As consumers, we take it for granted that the apps we count on will act intelligently on our behalf when we generate signals of intent.
Target’s app lets me know if an item on my list is in-stock, in-store. My Peloton connects to my heart rate monitor when I select a workout. Waze proactively warns me about traffic disruptions.
We should expect organizations we count on—including our own—to do the same.
For any digital business, customers and employees are continuously generating digital signals indicating what they are trying to get done (and whether it’s going well or not). Suppliers and public or for-profit data providers offer constantly expanding indicators of what might make their success more or less likely.
There’s no disputing that the volume and potential value of data from business transactions, communication channels, IOT devices, vehicles, or equipment, and information feeds (news, weather, market data, etc.) are already orders of magnitude greater than they were in the past and growing gangbusters. (According to forecasts by IDC, three times more data will be created in the next five years than the previous five.)
The technical pattern for building apps that exploit the opportunities this presents are well-documented: reactive programming, or, in a nutshell, making observing and reacting to asynchronous events “the backbone of your application.”
Gartner calls this type of design paradigm “event-driven architecture” (EDA). “EDA is at the very heart of real-time-sensitive digital business. Organizations capture real-world business events in digital form as they happen, by “listening” to event sources like Internet of Things (IoT) devices, mobile applications, ecosystems, and social and business networks.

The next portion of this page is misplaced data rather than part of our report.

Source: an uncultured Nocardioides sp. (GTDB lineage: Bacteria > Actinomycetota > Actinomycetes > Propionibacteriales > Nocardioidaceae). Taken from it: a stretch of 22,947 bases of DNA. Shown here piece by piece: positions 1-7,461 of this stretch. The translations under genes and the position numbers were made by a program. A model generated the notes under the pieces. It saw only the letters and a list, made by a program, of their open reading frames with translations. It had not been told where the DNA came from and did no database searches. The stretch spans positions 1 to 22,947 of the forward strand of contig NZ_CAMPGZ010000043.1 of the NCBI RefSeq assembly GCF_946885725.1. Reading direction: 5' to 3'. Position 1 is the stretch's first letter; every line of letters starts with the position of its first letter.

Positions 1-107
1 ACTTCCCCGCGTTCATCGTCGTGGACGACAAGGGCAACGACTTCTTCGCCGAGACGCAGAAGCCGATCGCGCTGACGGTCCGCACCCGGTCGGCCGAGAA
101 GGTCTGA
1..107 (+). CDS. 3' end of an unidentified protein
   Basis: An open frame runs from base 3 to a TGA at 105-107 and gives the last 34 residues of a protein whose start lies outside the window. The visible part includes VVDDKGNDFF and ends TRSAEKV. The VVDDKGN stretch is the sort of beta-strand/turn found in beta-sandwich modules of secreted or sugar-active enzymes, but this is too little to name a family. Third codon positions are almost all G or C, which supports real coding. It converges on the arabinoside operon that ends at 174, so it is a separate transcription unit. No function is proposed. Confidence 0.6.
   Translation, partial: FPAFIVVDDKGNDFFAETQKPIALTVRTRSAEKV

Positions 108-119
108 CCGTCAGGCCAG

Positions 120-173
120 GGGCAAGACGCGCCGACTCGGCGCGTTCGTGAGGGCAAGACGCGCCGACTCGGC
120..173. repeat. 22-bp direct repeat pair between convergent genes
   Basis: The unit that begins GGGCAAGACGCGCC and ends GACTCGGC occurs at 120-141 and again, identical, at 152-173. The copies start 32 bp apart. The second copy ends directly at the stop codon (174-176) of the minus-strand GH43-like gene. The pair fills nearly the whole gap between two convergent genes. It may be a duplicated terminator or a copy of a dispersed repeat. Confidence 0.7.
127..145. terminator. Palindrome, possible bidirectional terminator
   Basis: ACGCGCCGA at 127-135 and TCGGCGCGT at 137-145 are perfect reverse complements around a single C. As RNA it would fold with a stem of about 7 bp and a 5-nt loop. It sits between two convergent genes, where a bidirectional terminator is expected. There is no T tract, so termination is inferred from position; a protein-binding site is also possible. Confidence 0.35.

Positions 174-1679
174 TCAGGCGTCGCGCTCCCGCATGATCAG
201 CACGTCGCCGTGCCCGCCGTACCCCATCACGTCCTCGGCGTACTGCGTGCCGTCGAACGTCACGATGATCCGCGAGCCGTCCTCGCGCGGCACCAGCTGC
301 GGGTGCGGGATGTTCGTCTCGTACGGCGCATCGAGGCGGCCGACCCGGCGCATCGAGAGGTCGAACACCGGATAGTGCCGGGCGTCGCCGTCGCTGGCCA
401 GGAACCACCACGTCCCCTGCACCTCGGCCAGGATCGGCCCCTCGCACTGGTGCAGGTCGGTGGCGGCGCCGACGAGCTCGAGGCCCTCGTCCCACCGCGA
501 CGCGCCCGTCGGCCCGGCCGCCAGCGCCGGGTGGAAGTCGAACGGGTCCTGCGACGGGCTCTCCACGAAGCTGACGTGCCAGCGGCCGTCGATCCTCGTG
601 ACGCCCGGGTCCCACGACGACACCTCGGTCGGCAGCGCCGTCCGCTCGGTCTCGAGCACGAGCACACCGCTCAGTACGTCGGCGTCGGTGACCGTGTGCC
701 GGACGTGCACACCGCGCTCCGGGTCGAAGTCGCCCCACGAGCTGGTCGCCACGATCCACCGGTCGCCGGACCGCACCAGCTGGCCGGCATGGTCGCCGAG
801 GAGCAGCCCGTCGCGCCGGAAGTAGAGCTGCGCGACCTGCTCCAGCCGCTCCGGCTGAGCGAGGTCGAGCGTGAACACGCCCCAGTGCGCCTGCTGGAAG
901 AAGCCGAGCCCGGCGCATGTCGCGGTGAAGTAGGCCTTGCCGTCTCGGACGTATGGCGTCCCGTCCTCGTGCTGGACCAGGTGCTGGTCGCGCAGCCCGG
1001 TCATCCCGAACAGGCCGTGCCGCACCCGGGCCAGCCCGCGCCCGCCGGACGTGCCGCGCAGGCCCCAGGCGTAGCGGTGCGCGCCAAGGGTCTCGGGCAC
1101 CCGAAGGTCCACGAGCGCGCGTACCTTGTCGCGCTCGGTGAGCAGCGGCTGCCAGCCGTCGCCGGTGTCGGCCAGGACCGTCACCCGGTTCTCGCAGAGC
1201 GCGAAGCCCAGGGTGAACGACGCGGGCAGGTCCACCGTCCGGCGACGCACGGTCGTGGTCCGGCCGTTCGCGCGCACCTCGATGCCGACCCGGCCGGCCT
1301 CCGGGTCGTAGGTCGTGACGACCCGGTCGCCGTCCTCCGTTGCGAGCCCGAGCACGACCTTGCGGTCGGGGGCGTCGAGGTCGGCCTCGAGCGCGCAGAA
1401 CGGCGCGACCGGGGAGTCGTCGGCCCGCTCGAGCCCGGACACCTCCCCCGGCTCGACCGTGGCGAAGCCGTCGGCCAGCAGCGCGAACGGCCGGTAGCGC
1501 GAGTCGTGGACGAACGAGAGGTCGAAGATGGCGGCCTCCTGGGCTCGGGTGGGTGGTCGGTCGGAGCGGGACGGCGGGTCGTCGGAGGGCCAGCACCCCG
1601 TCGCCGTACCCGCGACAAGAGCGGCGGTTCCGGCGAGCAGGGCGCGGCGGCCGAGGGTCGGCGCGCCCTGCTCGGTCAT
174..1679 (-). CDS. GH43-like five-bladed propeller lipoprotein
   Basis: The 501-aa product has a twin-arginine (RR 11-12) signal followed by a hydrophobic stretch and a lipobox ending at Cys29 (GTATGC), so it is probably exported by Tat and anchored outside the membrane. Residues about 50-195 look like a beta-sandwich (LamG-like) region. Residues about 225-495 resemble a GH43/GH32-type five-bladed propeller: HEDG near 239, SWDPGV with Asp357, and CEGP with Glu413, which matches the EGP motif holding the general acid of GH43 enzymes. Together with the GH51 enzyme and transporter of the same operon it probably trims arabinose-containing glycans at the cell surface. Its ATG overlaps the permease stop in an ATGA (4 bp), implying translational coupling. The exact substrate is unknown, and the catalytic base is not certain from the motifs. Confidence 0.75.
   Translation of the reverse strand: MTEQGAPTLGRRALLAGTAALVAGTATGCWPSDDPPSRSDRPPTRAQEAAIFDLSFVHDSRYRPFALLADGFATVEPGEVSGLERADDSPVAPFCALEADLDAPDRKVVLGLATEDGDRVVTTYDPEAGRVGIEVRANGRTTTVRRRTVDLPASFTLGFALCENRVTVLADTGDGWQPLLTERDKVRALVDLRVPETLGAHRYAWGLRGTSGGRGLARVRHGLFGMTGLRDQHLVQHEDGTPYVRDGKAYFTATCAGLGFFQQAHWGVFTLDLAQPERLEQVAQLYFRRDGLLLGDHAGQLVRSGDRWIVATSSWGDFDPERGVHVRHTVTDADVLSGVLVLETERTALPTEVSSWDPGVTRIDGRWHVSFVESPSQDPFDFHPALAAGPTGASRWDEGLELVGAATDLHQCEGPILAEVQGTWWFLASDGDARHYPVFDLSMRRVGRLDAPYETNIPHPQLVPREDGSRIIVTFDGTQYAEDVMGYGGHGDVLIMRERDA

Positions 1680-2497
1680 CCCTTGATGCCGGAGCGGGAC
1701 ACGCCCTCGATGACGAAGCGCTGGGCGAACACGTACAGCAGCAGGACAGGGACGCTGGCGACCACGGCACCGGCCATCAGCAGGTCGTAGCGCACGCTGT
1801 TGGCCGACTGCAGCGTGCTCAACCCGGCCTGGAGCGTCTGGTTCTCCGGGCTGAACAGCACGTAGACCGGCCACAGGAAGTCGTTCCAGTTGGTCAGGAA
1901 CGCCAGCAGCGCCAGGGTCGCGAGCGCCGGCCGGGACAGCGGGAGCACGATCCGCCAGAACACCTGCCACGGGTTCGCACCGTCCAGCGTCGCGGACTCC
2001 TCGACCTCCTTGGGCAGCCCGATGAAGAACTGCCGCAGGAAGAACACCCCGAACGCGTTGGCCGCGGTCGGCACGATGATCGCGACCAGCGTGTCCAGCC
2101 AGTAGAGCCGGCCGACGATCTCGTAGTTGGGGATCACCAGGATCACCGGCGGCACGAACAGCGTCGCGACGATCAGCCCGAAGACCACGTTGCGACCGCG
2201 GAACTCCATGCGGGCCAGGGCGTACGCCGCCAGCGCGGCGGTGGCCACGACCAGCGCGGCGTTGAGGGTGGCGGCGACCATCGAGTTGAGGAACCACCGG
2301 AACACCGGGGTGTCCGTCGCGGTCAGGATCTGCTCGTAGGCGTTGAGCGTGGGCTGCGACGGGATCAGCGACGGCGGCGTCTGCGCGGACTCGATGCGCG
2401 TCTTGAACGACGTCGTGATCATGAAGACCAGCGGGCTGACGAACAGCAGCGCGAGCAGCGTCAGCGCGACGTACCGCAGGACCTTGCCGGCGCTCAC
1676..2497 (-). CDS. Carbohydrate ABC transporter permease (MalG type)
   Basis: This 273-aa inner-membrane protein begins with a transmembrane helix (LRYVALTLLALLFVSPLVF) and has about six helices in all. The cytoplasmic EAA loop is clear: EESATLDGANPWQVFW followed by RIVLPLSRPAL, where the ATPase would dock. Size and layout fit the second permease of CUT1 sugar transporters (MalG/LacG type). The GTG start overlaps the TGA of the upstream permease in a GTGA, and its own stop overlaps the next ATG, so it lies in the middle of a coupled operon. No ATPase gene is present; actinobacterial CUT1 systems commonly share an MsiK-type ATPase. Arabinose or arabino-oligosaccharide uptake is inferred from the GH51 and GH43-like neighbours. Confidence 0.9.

It only takes a moment of reflection for consumers to grasp how organizations can distinguish themselves by acting intelligently on our behalf when we generate signals of intent.
Imagine you’re a retailer and I, the customer, have just placed a curbside pickup order for a grill. You likely have a recommendation engine that surfaces some “you might also like” options to add to my cart.
If you’re doing it right, those recommendations are based on my profile and purchase history.
But let’s add in listening intelligently to other signals with my expression of intent in mind.
To illustrate, forecasts say we’re about to experience unusually cold weather here in Seattle. If you know my location, you know that’s potentially going to throw a wrench in my plans. If you’re checking your inventory and supply chain, you might see that outdoor heaters are in short supply. (Extra bonus points for tapping data sources about COVID rules and the prevalence of outdoor dining to model demand.)
A nudge in real-time that gets me to assess whether I’m prepared for the cold (and to snap up a couple heaters right then if I conclude I’m not) would be delightful. (Or I should say, “would have been.” This anecdote has a basis in reality: we now have the number of heaters we need to scoff to take low temperatures in stride, but not without some a bit of a mad scramble.)
Our favorite apps already deliver an experience that makes us feel as if they are looking out for us and keen to help. Looking ahead, that will be true for our favorite businesses as well.
My employer DataStax is helping organizations create value from streaming data. To learn more, see here.
Learn how to control escalating data costs and maintain peak performance here.
 Gartner, “Maturity Model for Event Driven Architecture,” by Yefim Natis, Massimo Pezzini, Keith Guttridge, W. Roy Schulte, Refreshed 30 November 2020, Published 28 June 2019